Sidney Kingsley's "The Patriots", a historical and biographical drama based on the early days of the foundation of liberty in the United States at a time when it was being rocked by President George Washington and two members of his cabinet, Secretary of State Thomas Jefferson and Secretary of the Treasury Alexander Hamilton. Washington appears as an unhappy, disturbed referee in the middle of the Hamilton-Jefferson antagonisms and rivalries.

Maxwell Anderson's "The Eve of St. Mark" was written upon a suggestion made by The National Theatre Conference and was meant for their use. The National Theatre Conference was an association of civic and college theatre groups. The play was produced over 100 times by the constituent groups before the Playwrights' Company took it over (a company of which Mr. Anderson was a founder) It is described in the book as the one war play concerned with America's participation in WW2 that adequately and effectively serves the purpose of stage presentation.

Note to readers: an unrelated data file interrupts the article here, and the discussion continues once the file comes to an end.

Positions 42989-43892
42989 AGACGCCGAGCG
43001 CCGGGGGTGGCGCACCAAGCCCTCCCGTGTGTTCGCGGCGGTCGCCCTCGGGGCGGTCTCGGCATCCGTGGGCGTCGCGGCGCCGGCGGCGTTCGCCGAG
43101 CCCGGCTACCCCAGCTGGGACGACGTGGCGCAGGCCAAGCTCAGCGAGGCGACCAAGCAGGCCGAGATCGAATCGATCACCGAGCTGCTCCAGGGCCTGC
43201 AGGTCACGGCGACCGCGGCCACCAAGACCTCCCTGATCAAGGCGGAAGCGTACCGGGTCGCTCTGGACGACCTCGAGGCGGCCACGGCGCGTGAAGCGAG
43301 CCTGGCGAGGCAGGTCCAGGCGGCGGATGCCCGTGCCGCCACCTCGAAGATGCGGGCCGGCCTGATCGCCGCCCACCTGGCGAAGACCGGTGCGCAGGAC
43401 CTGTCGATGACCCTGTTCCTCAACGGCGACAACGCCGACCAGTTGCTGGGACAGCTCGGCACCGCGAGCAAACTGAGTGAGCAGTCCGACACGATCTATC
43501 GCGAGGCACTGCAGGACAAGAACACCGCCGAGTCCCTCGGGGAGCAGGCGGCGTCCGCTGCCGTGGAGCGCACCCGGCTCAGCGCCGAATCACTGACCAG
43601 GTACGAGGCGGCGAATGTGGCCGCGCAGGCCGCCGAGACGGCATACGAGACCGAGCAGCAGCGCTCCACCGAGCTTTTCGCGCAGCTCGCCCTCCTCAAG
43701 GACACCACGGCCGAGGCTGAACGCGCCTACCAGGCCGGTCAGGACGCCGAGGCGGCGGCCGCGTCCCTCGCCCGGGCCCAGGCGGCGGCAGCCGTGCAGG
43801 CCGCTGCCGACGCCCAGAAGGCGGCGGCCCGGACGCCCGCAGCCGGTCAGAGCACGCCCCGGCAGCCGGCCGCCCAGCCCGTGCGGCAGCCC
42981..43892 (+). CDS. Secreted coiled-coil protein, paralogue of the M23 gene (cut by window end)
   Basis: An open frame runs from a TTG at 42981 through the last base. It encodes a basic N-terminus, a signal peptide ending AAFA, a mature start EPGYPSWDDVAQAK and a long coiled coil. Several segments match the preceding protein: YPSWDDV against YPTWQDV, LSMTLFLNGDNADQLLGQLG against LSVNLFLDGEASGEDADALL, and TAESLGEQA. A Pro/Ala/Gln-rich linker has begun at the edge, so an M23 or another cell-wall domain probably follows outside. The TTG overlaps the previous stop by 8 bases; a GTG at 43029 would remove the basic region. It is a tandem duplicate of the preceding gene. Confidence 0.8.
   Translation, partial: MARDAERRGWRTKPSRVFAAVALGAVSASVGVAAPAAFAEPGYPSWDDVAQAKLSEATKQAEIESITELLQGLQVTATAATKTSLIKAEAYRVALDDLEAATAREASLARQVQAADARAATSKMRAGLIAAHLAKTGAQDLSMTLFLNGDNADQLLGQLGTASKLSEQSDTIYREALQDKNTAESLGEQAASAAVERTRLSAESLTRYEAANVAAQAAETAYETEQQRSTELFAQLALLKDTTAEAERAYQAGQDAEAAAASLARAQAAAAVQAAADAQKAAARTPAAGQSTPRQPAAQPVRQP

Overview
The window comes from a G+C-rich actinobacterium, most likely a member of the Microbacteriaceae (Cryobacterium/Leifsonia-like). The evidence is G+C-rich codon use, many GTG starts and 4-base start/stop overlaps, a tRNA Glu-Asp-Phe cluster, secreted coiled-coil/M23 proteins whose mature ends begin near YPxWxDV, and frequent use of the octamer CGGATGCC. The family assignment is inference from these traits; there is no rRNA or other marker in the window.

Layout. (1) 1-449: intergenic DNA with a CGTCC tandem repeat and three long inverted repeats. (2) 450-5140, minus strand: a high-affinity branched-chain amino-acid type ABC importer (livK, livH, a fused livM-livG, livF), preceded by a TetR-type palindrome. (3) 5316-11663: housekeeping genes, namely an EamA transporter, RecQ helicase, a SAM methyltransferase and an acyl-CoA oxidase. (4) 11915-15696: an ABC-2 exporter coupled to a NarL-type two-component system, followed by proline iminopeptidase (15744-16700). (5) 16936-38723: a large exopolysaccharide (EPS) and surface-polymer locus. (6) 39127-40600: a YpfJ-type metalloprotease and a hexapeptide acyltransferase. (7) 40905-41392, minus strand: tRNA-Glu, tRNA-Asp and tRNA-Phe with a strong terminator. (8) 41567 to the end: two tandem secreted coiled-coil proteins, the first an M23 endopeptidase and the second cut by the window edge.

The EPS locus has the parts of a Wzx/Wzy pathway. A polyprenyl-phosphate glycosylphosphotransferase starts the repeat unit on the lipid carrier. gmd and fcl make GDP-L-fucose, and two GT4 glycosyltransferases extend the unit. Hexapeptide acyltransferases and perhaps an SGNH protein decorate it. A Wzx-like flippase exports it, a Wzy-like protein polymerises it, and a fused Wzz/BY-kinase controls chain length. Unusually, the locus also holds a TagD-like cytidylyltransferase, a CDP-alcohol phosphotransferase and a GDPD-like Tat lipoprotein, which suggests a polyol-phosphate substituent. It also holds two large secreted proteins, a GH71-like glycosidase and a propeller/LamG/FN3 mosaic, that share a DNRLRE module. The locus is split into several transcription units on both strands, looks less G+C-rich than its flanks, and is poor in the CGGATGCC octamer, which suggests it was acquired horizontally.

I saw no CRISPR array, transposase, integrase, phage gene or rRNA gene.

Thornton Wilder's "The Skin of Our Teeth" is an amusing and, at the time, controversial satirical fling at the "nobility" and indestructability of the human race. The author was accused of plagiarising concepts voiced by other literary authorities such as James Joyce ("Finnegan's Wake"). Commercially, the play was a success and ran through the whole season, despite some comments that it was the silliest thing the theatre had been afflicted with.

"Tomorrow The World" by James Gow and Arnaud D'Usseau deals dramatically with the -at that time-potential future problem postwar of dealing with rehabilitating enemy nationals - adjusting them socially to an acceptable way of life and behavioural code. The chief character in the play is a Nazi 12-year old, who undergoes an attempt at moral and physical reclaiming in New York, but disaster may loom...